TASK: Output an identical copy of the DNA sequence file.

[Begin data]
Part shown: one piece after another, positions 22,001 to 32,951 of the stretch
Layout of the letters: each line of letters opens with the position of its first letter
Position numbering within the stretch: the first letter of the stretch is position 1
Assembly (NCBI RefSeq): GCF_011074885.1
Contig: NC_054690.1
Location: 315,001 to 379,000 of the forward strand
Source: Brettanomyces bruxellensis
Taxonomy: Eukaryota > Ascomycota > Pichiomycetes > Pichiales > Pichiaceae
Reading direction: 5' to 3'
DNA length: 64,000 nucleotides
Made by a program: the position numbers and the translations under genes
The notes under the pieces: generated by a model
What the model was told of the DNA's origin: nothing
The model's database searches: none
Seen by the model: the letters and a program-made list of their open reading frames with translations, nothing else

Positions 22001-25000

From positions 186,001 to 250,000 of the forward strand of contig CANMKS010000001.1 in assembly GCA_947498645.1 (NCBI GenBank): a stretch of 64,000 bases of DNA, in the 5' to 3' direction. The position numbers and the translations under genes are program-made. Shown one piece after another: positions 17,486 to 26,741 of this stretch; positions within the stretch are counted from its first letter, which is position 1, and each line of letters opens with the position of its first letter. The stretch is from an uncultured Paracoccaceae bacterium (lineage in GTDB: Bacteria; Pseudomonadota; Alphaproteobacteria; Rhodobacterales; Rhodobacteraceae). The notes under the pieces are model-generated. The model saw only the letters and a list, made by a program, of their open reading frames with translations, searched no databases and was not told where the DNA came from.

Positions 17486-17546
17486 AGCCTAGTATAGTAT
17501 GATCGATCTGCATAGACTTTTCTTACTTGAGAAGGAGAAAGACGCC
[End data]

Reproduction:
Part shown: one piece after another, positions 22,001 to 32,951 of the stretch
Layout of the letters: each line of letters opens with the position of its first letter
Position numbering within the stretch: the first letter of the stretch is position 1
Assembly (NCBI RefSeq): GCF_011074885.1
Contig: NC_054690.1
Location: 315,001 to 379,000 of the forward strand
Source: Brettanomyces bruxellensis
Taxonomy: Eukaryota > Ascomycota > Pichiomycetes > Pichiales > Pichiaceae
Reading direction: 5' to 3'
DNA length: 64,000 nucleotides
Made by a program: the position numbers and the translations under genes
The notes under the pieces: generated by a model
What the model was told of the DNA's origin: nothing
The model's database searches: none
Seen by the model: the letters and a program-made list of their open reading frames with translations, nothing else

Positions 22001-25000

From positions 186,001 to 250,000 of the forward strand of contig CANMKS010000001.1 in assembly GCA_947498645.1 (NCBI GenBank): a stretch of 64,000 bases of DNA, in the 5' to 3' direction. The position numbers and the translations under genes are program-made. Shown one piece after another: positions 17,486 to 26,741 of this stretch; positions within the stretch are counted from its first letter, which is position 1, and each line of letters opens with the position of its first letter. The stretch is from an uncultured Paracoccaceae bacterium (lineage in GTDB: Bacteria; Pseudomonadota; Alphaproteobacteria; Rhodobacterales; Rhodobacteraceae). The notes under the pieces are model-generated. The model saw only the letters and a list, made by a program, of their open reading frames with translations, searched no databases and was not told where the DNA came from.

Positions 17486-17546
17486 AGCCTAGTATAGTAT
17501 GATCGATCTGCATAGACTTTTCTTACTTGAGAAGGAGAAAGACGCC